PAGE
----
As I watched the lives of these people and the devastation they faced, the thought that occurred to me was, "guard your heart." A strange thought I suppose, but a necessary one, as I was soon to discover.

The main characters consisted of a professor, a journalist, a musician, an exotic dancer hooked on drugs, a lesbian couple and a transvestite. All have AIDS except the journalist and the lesbian couple, one of whom is a lawyer.

Basically, these people are trying to help each other through some very difficult times while experiencing their own struggles. Of course sex is implied throughout the movie and sometimes more than implied.

Ok, now to why I’ve chosen to write about this.

This movie generates a feeling of sympathy to those who are suffering from AIDS and we should feel sympathy. However, here is where guarding the heart comes in. As I watched one of the main characters die, who by the way was the most kind and generous of them all, I couldn’t help but wonder about our need as human beings to be loved and to love another human being. But what kind of love is this movie suggesting?

There is a song that they all sing about how many minutes are in a year and how to spend them. They sing "How about love." In other words spend them loving. They also sing a song about having only now, "right now" in reference to getting emotionally and sexually involved with another person. And this is where the light went on for me.

As someone who has less than a years worth of minutes to live, I believe I can speak about experiencing the knowledge of imminent death in the foreseeable future. This is not the time to be considering sensual pleasures. This love, as it is called is not love at all. Why would one want to satisfy a body that is doomed to death in a short time if not to simply satisfy an insatiable need? When are we going to understand that no matter how sympathetic we might feel to the lack of love in our lives or how lonely we might be, it is not the body that can satisfy that need. Becoming sensually involved with another person should be the last thing on our minds. That is, if one considers that there is more to his life than just a world of the senses.

If your world revolves around your bodily senses, then what I have to say will probably not fit your agenda. But I ask you to consider for just a moment that which we are called to. We are called to believe in more than just "right now." I saw this movie as a call to no hope in anything but the here and now. Yes, they cared about each other, but to what extent? It’s easy to think you love someone who is satisfying your sensual needs. But we are called to something much greater than this. We are called to reach beyond what we call human love to Divine Love.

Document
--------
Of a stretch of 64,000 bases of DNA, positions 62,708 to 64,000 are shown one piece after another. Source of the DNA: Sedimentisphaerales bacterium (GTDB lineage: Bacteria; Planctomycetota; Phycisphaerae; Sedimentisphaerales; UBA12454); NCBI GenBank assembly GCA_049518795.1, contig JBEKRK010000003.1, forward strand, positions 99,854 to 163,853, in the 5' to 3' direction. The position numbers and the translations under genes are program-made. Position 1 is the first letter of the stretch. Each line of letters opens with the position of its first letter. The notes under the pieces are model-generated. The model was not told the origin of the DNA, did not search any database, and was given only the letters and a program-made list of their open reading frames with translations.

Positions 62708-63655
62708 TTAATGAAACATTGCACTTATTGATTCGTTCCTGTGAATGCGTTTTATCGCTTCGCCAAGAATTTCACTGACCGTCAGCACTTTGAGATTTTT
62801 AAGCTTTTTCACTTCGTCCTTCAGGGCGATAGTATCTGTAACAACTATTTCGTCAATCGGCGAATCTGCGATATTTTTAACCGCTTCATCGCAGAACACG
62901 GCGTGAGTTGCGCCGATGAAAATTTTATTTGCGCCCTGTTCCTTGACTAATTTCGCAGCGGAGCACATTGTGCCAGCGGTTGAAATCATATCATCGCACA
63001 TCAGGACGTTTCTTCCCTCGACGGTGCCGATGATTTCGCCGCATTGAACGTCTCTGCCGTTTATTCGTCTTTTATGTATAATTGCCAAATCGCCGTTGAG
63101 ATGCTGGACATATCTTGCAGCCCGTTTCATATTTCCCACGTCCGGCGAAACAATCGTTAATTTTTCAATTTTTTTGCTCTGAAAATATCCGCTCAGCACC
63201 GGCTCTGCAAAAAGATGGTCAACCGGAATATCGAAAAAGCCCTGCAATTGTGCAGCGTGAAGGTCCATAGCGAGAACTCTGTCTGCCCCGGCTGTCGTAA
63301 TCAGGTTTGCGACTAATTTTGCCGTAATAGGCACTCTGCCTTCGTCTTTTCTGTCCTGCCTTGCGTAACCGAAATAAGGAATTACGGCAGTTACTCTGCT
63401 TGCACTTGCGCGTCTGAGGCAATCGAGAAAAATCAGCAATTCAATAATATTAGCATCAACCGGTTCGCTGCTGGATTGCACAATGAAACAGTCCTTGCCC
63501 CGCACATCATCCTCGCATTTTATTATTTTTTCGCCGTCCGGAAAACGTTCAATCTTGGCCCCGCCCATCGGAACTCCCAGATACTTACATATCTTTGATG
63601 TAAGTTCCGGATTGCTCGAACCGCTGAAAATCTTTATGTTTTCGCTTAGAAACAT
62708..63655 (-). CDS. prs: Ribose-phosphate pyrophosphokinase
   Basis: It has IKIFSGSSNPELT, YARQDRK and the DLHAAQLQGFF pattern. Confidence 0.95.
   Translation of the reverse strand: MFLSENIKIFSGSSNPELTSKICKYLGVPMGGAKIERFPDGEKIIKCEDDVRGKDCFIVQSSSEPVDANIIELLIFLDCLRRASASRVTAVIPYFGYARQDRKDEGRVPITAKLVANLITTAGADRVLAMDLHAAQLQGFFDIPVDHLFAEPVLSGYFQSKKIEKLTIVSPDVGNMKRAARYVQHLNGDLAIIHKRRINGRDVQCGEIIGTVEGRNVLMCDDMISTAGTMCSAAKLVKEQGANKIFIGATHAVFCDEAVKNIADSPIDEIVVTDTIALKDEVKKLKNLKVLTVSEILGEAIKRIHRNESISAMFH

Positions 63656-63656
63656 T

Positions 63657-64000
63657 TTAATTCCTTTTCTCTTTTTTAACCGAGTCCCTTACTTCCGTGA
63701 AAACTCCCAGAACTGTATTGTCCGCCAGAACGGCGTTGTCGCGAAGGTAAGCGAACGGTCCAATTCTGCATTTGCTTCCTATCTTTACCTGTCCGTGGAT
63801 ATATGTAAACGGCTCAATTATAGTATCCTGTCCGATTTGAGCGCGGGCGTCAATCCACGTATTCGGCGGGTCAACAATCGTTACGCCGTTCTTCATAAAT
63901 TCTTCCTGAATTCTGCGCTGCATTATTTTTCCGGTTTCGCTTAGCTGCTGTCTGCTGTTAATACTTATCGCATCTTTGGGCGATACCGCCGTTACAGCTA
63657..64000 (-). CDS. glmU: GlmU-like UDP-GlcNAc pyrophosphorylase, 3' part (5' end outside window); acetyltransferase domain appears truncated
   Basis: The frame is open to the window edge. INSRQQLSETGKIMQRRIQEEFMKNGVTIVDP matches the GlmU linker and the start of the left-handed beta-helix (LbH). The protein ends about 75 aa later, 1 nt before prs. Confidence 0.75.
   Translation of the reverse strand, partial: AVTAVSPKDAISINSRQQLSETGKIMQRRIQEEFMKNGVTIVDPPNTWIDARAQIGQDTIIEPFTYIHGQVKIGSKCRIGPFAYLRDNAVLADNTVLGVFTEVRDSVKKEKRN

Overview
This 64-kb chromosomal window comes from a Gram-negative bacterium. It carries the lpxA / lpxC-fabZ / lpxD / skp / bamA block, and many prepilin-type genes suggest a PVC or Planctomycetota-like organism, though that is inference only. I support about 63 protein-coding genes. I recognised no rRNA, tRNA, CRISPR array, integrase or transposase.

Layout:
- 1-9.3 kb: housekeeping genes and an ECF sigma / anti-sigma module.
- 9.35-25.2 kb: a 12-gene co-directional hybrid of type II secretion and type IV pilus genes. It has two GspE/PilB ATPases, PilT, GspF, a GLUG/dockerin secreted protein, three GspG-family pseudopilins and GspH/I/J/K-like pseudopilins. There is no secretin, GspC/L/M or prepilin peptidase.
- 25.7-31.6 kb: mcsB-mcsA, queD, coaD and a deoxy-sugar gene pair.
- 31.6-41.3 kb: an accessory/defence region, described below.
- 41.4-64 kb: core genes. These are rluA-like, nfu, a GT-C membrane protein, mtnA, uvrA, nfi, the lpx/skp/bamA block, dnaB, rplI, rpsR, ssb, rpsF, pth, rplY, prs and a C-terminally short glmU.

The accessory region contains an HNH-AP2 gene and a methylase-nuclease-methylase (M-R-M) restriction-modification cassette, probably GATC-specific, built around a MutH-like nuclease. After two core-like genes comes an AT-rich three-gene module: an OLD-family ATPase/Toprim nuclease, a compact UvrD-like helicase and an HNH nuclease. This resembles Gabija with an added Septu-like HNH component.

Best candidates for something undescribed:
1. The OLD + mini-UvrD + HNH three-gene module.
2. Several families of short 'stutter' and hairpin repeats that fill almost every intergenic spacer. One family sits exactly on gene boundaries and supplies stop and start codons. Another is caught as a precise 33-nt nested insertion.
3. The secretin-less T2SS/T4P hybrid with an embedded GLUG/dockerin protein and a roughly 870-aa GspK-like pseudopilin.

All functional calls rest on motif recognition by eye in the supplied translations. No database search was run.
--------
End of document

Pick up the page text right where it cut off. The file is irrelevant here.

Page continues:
It has become very clear to me that terminal illness gives us the opportunity to realize how quickly the sensual pleasures of the body dissolve into nothing. If we continue to look for these emotional and tangible feelings even in the face of death, then we are surely to be pitied. The body is dying and will soon be in the grave. So what is left? I invite you to answer that question.

Divine Love takes us to a place where we can meet God. Divine Love is God. So I ask you, in the face of death, why would one choose human love over Divine Love? In the tragedy of our illness we are given the chance to make peace with God. Here is the chance to recognize the things that we have succumbed to for fear of being alone and unloved. Here is the opportunity to prepare for the Kingdom. It is never too late for us while we are still here in this life. He waits to hear our plea for His mercy and kindness. He waits to hear our cry for help. He waits to hear our sincere apology for the ways in which we have offended Him. He waits, so that He can come and show us His Divine Love.

"Guard your heart." Do not be taken in by "feelings of sympathy or self-pity." Divine Love is not about feelings. It’s about humility, which consists in facing our weaknesses and weeping over them before God, who will then and only then, with kindness and true compassion, come and fill us with His Divine Love that we so desire.

With a heart filled with sorrow, let us take this opportunity to be real with ourselves and with God, trusting in His mercy. And may we be filled with the willingness to reach beyond the "here and now" and not settle for the things of this world, but strive in our weakness for the things that are Eternal.

Friday, September 15, 2006


Recently I was asked about my iconography. So there is now a site where some of my work can be seen. If you would like to take a look go to

Saturday, September 09, 2006

Heartfelt Prayer

The following is from Thomas Merton’s book, "New Seeds of Contemplation." It’s a little lengthy, but I found it very beautiful and well worth sharing.